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Flynn Rips 'Fake News,' Fires Back Against Axios Report Painting Unhinged, Closed-Door Election Fraud Meeting

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On a dreary, cold Dec. 18 in Washington, D.C., Sidney Powell marched into the Oval Office, with the reluctant White House transition already well underway. Flanked by fellow agents in the unofficial campaign to uncover alleged fraud in the 2020 presidential election, Powell and her team presented then-President Donald Trump with the evidence and a list of options for how best to proceed.

The hours-long standoff that resulted between ranking White House advisors and legal “strike force” members would go down as “the craziest meeting of the Trump presidency” — at least, according to the inside report that first detailed it.

Former national security advisor and Trump ally Gen. Michael Flynn was quick to shrug that claim in his own account of the meeting, however, writing it off as “fake news.”

The remark was a “shot across the bow” at Axios reporter Jonathan Swan and editor Zachary Basu, who painted the meeting as a picture of Trump administration disunity in a bonus chapter from their “Off the Rails” series detailing the closing days of the presidency.

Told primarily from the perspective of White House counselor Eric Herschmann, the story suggested baseless conspiracy and expletive-ridden outbursts had punctuated the interaction, as Trump reclined behind the Resolute Desk in relative silence. The president reportedly stood up and spoke out only to “wander into his private dining room” and voice disapproval for numerous typos found in some of Powell’s state-to-state legal filings.

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In a Tuesday feature interview with The Western Journal, Flynn claimed as much as “75 percent of that article is incorrect.”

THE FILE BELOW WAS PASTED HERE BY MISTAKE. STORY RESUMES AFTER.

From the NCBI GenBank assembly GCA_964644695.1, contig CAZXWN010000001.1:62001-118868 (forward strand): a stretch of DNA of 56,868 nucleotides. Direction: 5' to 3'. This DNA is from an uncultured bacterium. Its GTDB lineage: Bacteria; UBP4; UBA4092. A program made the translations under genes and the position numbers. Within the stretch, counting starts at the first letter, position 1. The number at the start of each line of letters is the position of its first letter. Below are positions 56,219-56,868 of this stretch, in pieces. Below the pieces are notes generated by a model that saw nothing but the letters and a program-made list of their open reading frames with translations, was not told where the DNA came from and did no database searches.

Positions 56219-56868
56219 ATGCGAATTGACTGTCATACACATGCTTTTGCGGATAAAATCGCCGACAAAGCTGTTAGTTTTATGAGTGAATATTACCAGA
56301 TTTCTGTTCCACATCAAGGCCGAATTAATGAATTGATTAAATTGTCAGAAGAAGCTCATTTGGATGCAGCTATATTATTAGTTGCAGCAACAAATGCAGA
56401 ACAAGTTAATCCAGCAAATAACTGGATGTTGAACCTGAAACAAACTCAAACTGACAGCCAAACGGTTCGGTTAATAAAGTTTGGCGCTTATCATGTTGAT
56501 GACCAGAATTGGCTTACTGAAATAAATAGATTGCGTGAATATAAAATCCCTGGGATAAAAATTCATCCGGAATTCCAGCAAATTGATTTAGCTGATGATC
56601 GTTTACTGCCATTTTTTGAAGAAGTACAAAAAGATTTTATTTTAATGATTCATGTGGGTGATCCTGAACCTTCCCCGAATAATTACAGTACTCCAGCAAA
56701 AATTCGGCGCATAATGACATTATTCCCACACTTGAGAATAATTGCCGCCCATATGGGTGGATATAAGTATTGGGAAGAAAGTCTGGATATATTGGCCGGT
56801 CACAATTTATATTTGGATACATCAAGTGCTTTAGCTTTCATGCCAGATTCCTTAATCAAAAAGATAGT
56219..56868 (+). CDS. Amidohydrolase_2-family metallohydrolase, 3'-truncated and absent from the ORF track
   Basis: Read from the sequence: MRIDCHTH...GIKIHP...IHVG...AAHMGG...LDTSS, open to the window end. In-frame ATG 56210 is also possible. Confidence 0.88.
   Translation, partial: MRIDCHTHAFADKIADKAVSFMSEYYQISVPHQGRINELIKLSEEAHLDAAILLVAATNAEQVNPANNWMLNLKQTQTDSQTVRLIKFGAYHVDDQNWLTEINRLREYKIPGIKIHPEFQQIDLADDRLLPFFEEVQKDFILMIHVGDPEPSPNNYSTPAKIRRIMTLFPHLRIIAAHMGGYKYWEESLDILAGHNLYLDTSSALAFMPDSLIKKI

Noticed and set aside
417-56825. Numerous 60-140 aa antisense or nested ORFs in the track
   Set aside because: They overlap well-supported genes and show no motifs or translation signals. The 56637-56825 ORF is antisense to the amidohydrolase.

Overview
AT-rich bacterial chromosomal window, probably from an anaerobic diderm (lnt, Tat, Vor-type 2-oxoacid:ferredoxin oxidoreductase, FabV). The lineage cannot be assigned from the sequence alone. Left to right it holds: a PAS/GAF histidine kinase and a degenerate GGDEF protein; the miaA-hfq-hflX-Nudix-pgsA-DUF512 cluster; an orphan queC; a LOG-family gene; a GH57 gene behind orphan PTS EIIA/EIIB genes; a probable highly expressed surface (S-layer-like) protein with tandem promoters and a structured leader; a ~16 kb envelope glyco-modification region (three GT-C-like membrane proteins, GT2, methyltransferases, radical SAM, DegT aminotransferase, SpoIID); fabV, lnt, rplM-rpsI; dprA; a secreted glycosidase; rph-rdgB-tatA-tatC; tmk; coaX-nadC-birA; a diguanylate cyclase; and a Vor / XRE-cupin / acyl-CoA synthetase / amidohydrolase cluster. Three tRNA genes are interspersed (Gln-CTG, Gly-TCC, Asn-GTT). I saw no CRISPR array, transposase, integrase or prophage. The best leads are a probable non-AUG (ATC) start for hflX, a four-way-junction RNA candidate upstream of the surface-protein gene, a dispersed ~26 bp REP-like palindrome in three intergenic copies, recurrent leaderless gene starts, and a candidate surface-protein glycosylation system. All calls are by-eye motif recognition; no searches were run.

“I would just say that I thought, from the president’s perspective, he was gracious,” Flynn said. “He offered us a good deal of time to be able to explain to him what we were trying to do, what we thought could be done in about a seven-to-ten-day period of time. And as one of the members of our team explained to the president, we probably had about a three-foot putt, instead of a 20-foot putt out of the sand trap to be able to get to the bottom of … election fraud in about 10 days or less.”

With the electoral result certification closing in on Jan. 6 and a presidential inauguration following close behind on Jan. 20, the president would have to move fast in order to make good on allegations the election had been “stolen” from him.

That was the rationale behind the emergency meeting, Flynn told The Western Journal. Powell and fellow Trump lawyer Rudy Giuliani had come to provide the president, once again, with a “laundry list” of Hail Mary options.

Do you think Trump should have listened to Powell, Flynn and Giuliani?

“There was really two purposes of that meeting and why we went into that meeting,” Flynn said. The first had been to discuss Trump and Obama-era executive action that had expanded the authority of the president in the face of foreign election interference. “Then,” the general added, “the subtext of that was to recommend to him that he appoint a special White House counsel … to investigate election fraud” in five key counties and the voting software used by some states to tabulate results on election night.

“Was there some heated exchanges? Sure, there were some heated exchanges, because what we discovered and what we were told and what the president clearly understood, recognized and stated, at times, was the lack of support that he was getting out of his own team.”

“I finally stood up and I turned around and I said, ‘Do any of you guys believe that the president actually won?’ And none of them answered that question. Not one.”

It remains unclear whether the reported hesitance in the official Trump camp stemmed from a lack of support for the president or discomfort with the options Powell and her team had put on the table.